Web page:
There’s no debating that the U.S. women’s basketball team—currently riding a 41-game Olympic winning streak that dates back to the 1992 Barcelona Olympics bronze-medal game and includes five gold medals—will be the overwhelming favorites in Rio. Team USA boasts a 58–3 record all-time in Olympic competition, and the squad they’re sending to Brazil is arguably the best women’s basketball team in history. Australia has typically been the U.S.’s biggest competition in the Olympics, but they’re much less formidable without star Lauren Jackson, who retired due to knee injuries. It would be a historic upset if the U.S. team returned stateside with anything but a sixth straight gold.
The current roster has no weaknesses, featuring prodigious scorers (Elena Delle Donne, Angel McCoughtry, Diana Taurasi) and the game’s best mid-range player (Maya Moore) to dominant posts (Tina Charles, Sylvia Fowles, Brittney Griner), steady point guard play (Sue Bird and Lindsay Whalen), the WNBA’s best-ever defender (Tamika Catchings) and a do-everything wing player (Seimone Augustus). The team is so deep that Breanna Stewart—the WNBA’s No. 1 overall draft pick in 2016—will come off the bench.
UConn coach Geno Auriemma heads up the women’s national team, so it shouldn’t come as a surprise that the team has a bit of a UConn feel. Five of the players are UConn alums (Bird, Charles, Moore, Stewart Taurasi) and four are current members of the Minnesota Lynx (Augustus, Fowles, Moore, Whalen). The team’s collective trademark is winning, and Auriemma’s 23–0 record with Team USA, including gold medals in the 2012 Olympics and ’14 world championships, only continues to back that up.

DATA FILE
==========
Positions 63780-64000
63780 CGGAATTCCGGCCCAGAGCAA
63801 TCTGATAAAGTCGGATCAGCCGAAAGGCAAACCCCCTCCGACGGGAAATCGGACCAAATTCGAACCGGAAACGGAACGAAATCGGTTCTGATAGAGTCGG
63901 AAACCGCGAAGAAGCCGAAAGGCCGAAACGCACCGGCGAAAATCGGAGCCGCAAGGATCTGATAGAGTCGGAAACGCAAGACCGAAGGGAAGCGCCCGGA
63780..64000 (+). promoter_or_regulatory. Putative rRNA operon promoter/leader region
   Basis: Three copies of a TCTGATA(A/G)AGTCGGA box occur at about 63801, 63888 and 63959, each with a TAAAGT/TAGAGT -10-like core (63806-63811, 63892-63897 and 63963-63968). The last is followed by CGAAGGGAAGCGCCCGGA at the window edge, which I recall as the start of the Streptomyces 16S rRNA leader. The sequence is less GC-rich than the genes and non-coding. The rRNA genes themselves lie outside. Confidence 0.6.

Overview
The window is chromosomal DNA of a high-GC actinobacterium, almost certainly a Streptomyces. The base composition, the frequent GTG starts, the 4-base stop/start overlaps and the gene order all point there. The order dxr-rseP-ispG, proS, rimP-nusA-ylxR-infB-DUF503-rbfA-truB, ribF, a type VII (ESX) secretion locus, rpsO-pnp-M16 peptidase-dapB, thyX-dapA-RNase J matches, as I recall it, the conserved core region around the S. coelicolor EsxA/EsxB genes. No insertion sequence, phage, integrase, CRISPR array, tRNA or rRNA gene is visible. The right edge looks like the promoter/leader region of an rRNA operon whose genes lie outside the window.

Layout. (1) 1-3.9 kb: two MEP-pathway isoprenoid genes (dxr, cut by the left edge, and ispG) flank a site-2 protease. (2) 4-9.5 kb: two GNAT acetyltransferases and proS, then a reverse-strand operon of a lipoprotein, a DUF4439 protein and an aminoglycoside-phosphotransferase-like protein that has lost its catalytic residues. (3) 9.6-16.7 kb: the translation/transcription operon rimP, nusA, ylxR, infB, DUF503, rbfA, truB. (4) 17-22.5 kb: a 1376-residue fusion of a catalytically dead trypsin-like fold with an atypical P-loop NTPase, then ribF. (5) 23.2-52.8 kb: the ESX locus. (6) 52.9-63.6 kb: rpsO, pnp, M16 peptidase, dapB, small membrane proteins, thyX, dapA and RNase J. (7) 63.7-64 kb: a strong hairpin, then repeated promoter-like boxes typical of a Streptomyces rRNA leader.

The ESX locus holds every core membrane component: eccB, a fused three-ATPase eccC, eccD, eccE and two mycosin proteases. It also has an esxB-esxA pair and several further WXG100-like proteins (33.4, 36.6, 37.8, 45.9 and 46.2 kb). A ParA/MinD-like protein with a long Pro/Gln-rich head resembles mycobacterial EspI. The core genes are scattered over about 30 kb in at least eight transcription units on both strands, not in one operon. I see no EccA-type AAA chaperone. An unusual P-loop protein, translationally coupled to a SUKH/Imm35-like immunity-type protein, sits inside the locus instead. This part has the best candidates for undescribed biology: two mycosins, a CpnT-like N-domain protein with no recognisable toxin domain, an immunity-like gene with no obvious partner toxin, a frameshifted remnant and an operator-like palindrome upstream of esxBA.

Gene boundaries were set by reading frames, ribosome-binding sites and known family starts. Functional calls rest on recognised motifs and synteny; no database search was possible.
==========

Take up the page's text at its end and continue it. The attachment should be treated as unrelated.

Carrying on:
One bit of controversy worthy of discussion: The USA Basketball committee opted not to select Candace Parker, a two-time Olympian and two-time WNBA MVP who is currently leading the L.A. Sparks to a record-setting season in the WNBA. Parker is deserving to be here but her absent won’t make a difference. Pencil in the gold today.
Athletes to watch
Maya Moore, USA
Arguably the world’s best player at the moment, the 27-year-old Moore has won three WNBA championships (2011, ’13 and ’15) with the Lynx and one WNBA Most Valuable Player Award (’14), and she’s been selected to four WNBA All-Star teams. Moore can score from anywhere on the floor and has an innate ability to hit big shots, particularly run-stopping jumpers.
Elena Delle Donne, USA
Maybe the game’s most natural shooter, Delle Donne’s long-range marksmanship will open up space inside for the U.S. posts. She’s nearly impossible to guard one-on-one given her 6' 5" height.
Elizabeth Cambage, Australia
At 6' 8", the U.S. must have to contend with her size (as the rest of the world must do with the 6' 8" Griner). Cambage, who averaged 13.6 points and 5.6 rebounds in London, opted not to play in the WNBA; instead, she’s been dominating in the Chinese Basketball Association.
Sancho Lyttle, Spain
The 6' 4" forward is a former WNBA All-Star who currently plays for the Atlanta Dream. Lyttle was excellent at the World Championships in 2014, leading her team to the finals against the U.S.
Matchups to watch
U.S. vs. Australia
The Opals, the world’s second-ranked team, have historically been the toughest opponent for the U.S. and have WNBA-quality talent in centers Cambage and Marianna Tolo, and guards Penny Taylor and Erin Phillips. But there is no Lauren Jackson, who led in Australia to three Olympic silver medals and one bronze. She retired earlier this year because of knee injuries.
U.S. vs. Spain
The world’s third-ranked team reached the finals of the 2014 World Championships – a 77-64 loss to the United States – and have excellent size and scoring with Lyttle, Laura Nicholls and Anna Cruz. There’s a lot of international experience on this roster.
Saturday, Aug. 20 at 2:30 p.m. ET.